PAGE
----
Case Study Of Phantom Pain ( Phantom Limb Pain ( PLP )

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Phantom pain (Phantom limb pain [PLP])
PLP is one of those strange afflictions of the human body which can be caused by a number of instances. Although surgery and the removal of limbs, hence the name, are the primary and most common way of developing PLP, there are numerous other ways which can bring PLP on, albeit not in as severe ways; these ways include, but are not limited to Touch, Urination or defecation, Sexual intercourse, Angina, Cigarette smoking, Changes in barometric pressure, Herpes zoster, Exposure to cold, and almost any other instance where you experience a feeling through your nervous system. To reiterate, while it is one hundred percent possible to develop PLP through any of those listed, the chances of such a thing is
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Almost, down to around 2-10% do not, everyone experiences phantom pains at some point after surgery; of the 90-98% people that do develop PLP, 75% feel it as soon as the anesthesia wears off, and the remaining 25% after a few days or weeks. As far as we are aware, ethnicity, gender, and age do not seem to affect phantom pains at all; neither in its onset nor duration, though it has not been fully explored yet.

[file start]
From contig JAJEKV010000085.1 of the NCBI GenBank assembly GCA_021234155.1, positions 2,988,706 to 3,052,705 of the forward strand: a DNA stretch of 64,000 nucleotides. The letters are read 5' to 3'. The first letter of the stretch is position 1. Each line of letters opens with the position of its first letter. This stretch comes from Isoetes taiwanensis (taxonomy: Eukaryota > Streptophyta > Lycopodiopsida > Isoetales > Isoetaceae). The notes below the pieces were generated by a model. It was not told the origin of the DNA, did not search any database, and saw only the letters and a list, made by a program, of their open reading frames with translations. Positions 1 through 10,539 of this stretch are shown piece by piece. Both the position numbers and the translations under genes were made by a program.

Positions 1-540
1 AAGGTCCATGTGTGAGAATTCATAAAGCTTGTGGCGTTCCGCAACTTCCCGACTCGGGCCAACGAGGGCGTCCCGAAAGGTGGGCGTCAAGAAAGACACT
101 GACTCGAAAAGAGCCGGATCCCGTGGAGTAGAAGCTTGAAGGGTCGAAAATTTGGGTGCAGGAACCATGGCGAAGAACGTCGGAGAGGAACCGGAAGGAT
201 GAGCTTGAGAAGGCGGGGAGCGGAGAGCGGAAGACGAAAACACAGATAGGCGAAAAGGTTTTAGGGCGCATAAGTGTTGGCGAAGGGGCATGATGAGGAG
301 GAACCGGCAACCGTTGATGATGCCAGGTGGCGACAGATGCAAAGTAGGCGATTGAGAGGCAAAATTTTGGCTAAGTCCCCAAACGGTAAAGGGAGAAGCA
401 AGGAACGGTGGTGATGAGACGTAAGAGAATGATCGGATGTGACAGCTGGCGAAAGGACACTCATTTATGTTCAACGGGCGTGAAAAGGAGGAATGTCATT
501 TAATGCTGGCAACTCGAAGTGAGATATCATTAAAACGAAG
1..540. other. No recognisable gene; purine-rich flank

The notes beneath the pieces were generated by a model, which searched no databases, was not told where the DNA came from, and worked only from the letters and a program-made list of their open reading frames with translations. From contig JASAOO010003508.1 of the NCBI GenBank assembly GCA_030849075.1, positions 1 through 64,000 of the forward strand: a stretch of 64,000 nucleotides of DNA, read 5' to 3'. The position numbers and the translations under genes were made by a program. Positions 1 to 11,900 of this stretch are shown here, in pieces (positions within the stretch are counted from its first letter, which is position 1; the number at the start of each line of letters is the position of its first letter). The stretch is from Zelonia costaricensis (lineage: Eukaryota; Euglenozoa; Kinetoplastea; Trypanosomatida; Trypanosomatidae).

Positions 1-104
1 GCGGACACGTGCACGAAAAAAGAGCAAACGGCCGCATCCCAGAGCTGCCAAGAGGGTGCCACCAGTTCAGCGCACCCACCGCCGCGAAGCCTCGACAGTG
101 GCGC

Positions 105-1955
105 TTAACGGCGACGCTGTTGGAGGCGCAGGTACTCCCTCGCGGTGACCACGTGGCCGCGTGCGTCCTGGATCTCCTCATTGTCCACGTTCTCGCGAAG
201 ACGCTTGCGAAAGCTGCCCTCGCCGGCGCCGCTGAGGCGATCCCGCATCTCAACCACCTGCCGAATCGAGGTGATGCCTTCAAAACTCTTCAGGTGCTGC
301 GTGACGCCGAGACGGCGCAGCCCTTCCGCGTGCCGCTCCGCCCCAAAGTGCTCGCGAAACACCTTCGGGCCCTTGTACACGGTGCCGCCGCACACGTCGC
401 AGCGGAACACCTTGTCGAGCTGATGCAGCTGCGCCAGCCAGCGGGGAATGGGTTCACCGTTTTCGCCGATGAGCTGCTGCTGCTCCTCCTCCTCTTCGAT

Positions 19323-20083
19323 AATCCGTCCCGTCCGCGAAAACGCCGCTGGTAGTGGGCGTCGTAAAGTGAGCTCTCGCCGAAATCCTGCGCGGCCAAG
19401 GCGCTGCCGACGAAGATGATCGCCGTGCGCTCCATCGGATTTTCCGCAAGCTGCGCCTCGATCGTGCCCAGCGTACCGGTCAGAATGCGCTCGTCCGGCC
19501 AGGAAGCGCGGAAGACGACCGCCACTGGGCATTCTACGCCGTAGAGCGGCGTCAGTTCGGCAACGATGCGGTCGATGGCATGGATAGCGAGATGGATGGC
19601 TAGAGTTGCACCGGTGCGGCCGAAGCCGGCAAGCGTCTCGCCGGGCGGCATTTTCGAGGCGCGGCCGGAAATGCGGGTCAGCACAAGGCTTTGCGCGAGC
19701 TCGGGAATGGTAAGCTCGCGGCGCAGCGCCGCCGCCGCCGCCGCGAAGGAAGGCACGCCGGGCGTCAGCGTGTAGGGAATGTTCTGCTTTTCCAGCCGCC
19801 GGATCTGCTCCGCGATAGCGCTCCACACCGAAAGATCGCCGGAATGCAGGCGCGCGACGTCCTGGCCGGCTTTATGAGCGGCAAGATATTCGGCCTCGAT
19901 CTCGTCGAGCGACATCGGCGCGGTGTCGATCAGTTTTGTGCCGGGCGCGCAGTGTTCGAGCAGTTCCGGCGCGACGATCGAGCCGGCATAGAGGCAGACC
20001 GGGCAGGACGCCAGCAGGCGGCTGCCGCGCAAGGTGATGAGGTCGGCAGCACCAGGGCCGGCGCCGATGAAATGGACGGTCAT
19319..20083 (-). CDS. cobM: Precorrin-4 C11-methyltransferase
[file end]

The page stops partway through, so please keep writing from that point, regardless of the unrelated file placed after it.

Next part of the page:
PLP, like all pains, does not have a uniform amount of time for it to “go away”, rather, it tends to be anywhere between seconds to years, though more often than not, it diminishes in about six months without therapy of some kind.

PLP has been around for as long as limbs were removed, however, we have only recently begun developing the technology and understanding to begin work on it, but even then, research is still in it’s infancy.
The truth of the matter is, PLP is not an easy affliction to study. However, we are aware of some aspects of the affliction, such as, as more of the limb is amputated, the greater chance of moderate to severe phantom pains. Unfortunately, in the end, we just do not know enough about PLP. In most cases, the pains end, or at least mitigate within about two years, though persistent cases, ~5%, may continue for even longer; but even in these persistent cases, the pains become

While no drugs have been made specifically for
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